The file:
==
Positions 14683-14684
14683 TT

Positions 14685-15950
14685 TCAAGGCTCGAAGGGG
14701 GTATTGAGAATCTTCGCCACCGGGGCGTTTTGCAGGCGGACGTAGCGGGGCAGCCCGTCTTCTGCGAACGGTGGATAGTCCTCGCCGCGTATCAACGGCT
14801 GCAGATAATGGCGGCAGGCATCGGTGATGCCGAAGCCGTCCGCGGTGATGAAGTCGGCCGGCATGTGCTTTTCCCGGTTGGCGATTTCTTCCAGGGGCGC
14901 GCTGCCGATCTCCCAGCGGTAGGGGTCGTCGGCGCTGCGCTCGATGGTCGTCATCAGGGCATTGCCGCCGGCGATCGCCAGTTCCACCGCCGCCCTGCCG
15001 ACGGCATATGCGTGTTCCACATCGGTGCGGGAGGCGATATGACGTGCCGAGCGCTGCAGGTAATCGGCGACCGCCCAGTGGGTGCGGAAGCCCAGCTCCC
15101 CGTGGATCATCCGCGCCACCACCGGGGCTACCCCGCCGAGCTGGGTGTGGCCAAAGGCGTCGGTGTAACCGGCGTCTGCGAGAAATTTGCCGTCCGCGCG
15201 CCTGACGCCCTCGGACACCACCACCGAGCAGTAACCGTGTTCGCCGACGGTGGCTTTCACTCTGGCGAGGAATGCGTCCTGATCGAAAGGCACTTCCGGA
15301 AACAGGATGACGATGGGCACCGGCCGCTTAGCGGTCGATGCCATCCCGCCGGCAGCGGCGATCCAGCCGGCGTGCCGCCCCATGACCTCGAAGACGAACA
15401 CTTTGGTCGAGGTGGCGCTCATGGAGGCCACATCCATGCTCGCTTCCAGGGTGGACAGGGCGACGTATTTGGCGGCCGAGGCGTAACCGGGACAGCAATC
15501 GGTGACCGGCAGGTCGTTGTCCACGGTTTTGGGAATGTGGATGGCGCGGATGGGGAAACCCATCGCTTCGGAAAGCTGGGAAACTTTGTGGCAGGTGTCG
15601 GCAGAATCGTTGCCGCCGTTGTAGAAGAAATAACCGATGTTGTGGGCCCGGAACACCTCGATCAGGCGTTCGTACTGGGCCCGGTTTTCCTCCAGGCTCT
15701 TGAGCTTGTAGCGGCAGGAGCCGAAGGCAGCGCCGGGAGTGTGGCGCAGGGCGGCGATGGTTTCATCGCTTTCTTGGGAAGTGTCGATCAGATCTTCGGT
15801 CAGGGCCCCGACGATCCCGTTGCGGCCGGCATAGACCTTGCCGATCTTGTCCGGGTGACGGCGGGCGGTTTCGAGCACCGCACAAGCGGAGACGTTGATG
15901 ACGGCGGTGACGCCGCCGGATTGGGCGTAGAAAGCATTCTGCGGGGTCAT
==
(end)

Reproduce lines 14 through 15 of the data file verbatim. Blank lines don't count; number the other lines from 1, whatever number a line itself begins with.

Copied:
15601 GCAGAATCGTTGCCGCCGTTGTAGAAGAAATAACCGATGTTGTGGGCCCGGAACACCTCGATCAGGCGTTCGTACTGGGCCCGGTTTTCCTCCAGGCTCT
15701 TGAGCTTGTAGCGGCAGGAGCCGAAGGCAGCGCCGGGAGTGTGGCGCAGGGCGGCGATGGTTTCATCGCTTTCTTGGGAAGTGTCGATCAGATCTTCGGT